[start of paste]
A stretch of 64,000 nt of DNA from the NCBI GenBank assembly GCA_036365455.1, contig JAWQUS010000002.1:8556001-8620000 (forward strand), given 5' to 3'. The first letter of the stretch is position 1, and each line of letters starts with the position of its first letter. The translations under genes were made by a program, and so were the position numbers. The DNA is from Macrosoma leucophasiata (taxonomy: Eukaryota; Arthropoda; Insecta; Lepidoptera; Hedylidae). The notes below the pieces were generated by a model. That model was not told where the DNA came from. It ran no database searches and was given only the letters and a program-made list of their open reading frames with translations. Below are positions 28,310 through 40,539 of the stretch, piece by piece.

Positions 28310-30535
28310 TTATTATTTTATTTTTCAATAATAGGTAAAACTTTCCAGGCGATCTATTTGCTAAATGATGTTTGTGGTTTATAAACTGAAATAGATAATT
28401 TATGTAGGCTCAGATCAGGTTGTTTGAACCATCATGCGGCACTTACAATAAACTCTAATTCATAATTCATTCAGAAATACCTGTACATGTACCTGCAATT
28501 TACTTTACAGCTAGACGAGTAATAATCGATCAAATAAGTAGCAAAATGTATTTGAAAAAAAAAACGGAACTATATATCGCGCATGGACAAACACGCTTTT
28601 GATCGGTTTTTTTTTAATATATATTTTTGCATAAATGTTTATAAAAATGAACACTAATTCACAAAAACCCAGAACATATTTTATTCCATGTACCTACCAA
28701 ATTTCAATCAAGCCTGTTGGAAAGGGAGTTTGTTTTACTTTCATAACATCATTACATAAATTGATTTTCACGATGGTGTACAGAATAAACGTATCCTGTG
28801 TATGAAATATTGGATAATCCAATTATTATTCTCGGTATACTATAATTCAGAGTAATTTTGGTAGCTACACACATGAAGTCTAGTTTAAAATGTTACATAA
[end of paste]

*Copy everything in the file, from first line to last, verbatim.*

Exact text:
A stretch of 64,000 nt of DNA from the NCBI GenBank assembly GCA_036365455.1, contig JAWQUS010000002.1:8556001-8620000 (forward strand), given 5' to 3'. The first letter of the stretch is position 1, and each line of letters starts with the position of its first letter. The translations under genes were made by a program, and so were the position numbers. The DNA is from Macrosoma leucophasiata (taxonomy: Eukaryota; Arthropoda; Insecta; Lepidoptera; Hedylidae). The notes below the pieces were generated by a model. That model was not told where the DNA came from. It ran no database searches and was given only the letters and a program-made list of their open reading frames with translations. Below are positions 28,310 through 40,539 of the stretch, piece by piece.

Positions 28310-30535
28310 TTATTATTTTATTTTTCAATAATAGGTAAAACTTTCCAGGCGATCTATTTGCTAAATGATGTTTGTGGTTTATAAACTGAAATAGATAATT
28401 TATGTAGGCTCAGATCAGGTTGTTTGAACCATCATGCGGCACTTACAATAAACTCTAATTCATAATTCATTCAGAAATACCTGTACATGTACCTGCAATT
28501 TACTTTACAGCTAGACGAGTAATAATCGATCAAATAAGTAGCAAAATGTATTTGAAAAAAAAAACGGAACTATATATCGCGCATGGACAAACACGCTTTT
28601 GATCGGTTTTTTTTTAATATATATTTTTGCATAAATGTTTATAAAAATGAACACTAATTCACAAAAACCCAGAACATATTTTATTCCATGTACCTACCAA
28701 ATTTCAATCAAGCCTGTTGGAAAGGGAGTTTGTTTTACTTTCATAACATCATTACATAAATTGATTTTCACGATGGTGTACAGAATAAACGTATCCTGTG
28801 TATGAAATATTGGATAATCCAATTATTATTCTCGGTATACTATAATTCAGAGTAATTTTGGTAGCTACACACATGAAGTCTAGTTTAAAATGTTACATAA